Guide to Visiting Cham Islands with Children – Snorkeling and Diving

Well, we finally got our chance to visit The Cham Islands after 8 months of living in Hoi An.

Only a 40 minute boat ride from Hoi An harbour. For this trip we collaborated with Tigerfish Divers, who provide a great option for families on a small catamaran double hull boat. Tiger Fish divers offer scuba diving and snorkel trips for small groups.

The boat ride across to the islands was spectacular: the girls sat on the top deck of the boat the whole journey wind in their hair. It was fantastic seeing Hoi An’s beaches and Danang from the water as well and seeing where the famous river meets the sea and how the local fishermen take advantage of the currents with the huge static nets dotted across the mouth of the river.

Cham Islands

Snorkeling

Once we arrived at the first snorkeling stop Hon Tai island, we were all eager to jump in the calm clear water; before we did though, the diver instructors ensured we all had masks and fins that fit and explained the basics of snorkeling to the girls.

We took two life-saving rings for the girls to hold on to in the water, this is a great option, instead of using life jackets which are so restrictive for swimming. Once the girls knew they each had a ring, it immediately gave them confidence and they both jumped off the back of the boat into the clear blue water.

snorkeling Cham Islands with Children
Cham Islands with Children drone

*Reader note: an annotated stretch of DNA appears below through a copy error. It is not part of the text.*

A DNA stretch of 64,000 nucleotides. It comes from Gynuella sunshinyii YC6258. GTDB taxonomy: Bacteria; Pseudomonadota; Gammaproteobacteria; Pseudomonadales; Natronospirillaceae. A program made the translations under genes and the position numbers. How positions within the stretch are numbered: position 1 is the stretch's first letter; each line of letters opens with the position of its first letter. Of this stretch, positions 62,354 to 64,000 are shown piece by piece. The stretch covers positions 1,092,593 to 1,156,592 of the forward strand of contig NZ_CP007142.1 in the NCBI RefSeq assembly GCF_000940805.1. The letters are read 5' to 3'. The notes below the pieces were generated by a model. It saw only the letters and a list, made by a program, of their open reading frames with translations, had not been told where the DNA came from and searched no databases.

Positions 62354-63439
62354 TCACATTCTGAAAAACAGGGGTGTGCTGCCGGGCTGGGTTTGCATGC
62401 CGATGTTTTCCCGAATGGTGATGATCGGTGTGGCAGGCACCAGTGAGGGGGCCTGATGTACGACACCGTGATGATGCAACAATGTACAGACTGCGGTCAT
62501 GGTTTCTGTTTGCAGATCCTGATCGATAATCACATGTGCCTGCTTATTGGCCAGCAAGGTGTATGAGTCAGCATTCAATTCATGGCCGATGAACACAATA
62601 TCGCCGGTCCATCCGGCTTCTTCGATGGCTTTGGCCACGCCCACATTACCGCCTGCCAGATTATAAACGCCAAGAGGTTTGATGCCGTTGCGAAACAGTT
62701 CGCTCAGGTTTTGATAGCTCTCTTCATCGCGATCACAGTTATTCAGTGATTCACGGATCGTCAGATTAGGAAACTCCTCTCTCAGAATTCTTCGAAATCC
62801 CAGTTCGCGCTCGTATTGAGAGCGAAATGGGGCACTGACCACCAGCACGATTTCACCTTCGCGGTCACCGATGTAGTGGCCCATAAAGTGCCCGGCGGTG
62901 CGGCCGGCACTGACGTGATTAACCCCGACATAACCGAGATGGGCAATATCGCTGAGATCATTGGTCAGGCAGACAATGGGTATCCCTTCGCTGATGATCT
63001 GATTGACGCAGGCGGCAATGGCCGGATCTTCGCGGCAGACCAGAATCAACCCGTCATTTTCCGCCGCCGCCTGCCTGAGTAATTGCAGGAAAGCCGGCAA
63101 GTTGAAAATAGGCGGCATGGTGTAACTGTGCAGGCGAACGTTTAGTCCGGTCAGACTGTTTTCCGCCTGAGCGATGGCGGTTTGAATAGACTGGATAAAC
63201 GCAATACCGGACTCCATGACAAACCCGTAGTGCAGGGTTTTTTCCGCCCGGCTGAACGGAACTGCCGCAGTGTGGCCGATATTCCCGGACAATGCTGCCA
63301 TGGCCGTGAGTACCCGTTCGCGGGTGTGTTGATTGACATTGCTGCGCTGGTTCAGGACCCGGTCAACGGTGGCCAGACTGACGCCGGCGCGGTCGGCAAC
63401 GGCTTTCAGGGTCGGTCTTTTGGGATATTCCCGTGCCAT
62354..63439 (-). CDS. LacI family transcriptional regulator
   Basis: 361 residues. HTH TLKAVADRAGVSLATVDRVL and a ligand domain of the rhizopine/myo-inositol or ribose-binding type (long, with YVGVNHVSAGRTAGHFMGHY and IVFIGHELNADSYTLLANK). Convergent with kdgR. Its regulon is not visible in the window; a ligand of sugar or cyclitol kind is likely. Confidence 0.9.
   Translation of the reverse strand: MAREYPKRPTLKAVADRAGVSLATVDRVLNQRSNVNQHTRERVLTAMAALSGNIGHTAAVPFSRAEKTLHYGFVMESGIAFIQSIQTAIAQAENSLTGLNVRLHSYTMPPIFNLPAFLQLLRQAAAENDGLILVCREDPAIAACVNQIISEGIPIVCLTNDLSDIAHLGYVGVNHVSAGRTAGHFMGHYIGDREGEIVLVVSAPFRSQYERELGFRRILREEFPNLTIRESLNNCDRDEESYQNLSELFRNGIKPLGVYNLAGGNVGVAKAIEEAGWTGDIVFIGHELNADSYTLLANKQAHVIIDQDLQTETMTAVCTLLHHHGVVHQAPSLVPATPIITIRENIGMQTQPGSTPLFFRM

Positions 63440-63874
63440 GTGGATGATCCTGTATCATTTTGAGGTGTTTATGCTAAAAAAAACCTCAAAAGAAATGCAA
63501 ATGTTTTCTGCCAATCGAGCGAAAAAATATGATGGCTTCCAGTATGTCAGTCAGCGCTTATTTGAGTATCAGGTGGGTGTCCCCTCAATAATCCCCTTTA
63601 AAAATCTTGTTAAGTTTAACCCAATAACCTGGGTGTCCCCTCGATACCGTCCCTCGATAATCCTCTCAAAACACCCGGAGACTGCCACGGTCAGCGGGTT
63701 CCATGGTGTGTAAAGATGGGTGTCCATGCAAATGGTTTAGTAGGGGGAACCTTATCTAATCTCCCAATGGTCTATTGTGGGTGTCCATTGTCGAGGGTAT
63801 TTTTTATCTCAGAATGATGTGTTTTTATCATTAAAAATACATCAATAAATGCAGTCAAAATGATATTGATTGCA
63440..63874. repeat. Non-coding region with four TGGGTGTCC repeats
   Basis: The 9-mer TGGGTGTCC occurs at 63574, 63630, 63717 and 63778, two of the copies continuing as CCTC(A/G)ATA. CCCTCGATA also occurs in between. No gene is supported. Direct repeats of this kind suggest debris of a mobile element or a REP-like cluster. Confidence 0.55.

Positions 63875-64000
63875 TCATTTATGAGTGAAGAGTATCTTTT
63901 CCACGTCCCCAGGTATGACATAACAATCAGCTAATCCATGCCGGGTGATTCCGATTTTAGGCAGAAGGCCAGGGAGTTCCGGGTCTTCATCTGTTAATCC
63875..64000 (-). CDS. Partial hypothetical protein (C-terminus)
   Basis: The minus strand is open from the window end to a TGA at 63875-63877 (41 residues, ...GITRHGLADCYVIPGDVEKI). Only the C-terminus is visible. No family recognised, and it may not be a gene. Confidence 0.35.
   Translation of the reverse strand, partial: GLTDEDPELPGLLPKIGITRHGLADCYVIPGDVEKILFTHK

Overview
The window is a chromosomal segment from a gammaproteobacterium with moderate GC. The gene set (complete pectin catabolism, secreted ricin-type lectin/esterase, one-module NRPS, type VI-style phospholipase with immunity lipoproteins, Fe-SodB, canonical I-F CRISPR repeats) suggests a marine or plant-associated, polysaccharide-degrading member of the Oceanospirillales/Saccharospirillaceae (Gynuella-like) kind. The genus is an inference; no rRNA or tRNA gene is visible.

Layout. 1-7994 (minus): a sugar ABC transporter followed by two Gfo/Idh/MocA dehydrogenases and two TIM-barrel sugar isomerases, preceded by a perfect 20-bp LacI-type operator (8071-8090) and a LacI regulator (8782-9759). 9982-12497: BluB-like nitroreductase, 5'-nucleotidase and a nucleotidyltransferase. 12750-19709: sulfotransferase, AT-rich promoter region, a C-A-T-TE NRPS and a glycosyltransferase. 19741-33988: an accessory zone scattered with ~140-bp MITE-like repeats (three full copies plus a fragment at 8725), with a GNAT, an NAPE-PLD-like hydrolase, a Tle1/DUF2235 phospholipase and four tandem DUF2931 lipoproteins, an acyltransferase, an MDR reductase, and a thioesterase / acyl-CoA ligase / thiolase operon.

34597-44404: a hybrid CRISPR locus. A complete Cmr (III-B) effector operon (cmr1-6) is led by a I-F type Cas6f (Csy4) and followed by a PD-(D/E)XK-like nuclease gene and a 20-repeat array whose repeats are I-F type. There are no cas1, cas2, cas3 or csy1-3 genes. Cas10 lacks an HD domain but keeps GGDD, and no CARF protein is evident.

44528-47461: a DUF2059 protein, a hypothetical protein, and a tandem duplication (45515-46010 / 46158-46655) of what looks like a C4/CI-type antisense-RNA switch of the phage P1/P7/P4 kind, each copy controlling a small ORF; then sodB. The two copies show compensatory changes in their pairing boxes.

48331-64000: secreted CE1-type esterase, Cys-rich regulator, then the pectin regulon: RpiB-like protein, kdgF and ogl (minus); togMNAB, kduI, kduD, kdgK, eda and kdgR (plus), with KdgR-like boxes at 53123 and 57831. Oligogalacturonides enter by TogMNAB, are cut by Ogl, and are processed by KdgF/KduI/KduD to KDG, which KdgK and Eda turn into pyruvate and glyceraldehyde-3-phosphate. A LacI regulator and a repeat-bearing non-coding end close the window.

The water was very clear, a short swim of 5 metres took to us to the reef, which was teeming with large blue starfish, trigger fish and parrot fish.

In under 5 minutes Marco found a clown fish of course it was Nemo to the girls. So that made Bella and Maya’s day and they didn’t feel like snorkeling much after that point. Plus I will mention there were quite a few jelly fish in the water which would lightly sting you if you swam into them, the girls couldn’t stand it, asked to get out of the water quite early on. 

On the boat they had vinegar to pour on the sting which immediately stopped any pain. I will say the jellyfish didn’t stop the girls jumping on and off the boat for most of the day.

Cham Islands with Children snorkeling
Cham Islands with Children snorkeling

The group sharing the boat with us, were doing an introduction to scuba diving, so while we waited for them to finish their dives.

The girls had the best time jumping off the back of the boat and even I jumped from the high deck, which woke me up and was much higher than I expected.

We moved round the corner to our 2nd dive site, where there was much of same reef fish. The beauty was swimming in such clean and calm waters with no one around us. 

Cham Islands with Children drone

Thinking Nomads Tip

Wear rash vests of wetsuits to avoid feeling the small stings from the Jelly fish, ask the boat crew for the vinegar to pour over the stings when you get out the water. 

Chong Beach for lunch and relax

At mid day we headed to Chong Beach for lunch, the beach was much busier than expected, but still, we enjoyed a great lunch of traditional Vietnamese dishes, mostly seafood, squid, white fish, and prawns all washed down with fresh coconut and local beer. 

Cham Islands with Children lunch on the beach

Then it was time to relax, there was a huge shaded area under the palm trees filled with numerous hammocks, so we all picked one and had a relax whilst the girls swam in the sea again. 

We had already planned to stay one night on the main island, so we said goodbye to Tiger Fish divers and headed to the main harbour with a local long boat.

Cham Islands with Children hammock

Overnight on Cham Islands

Our homestay host was was waiting for us on the habour. She showed us to our simple room, and suggested we take a quick shower and go on a sunset motorbike ride around the island.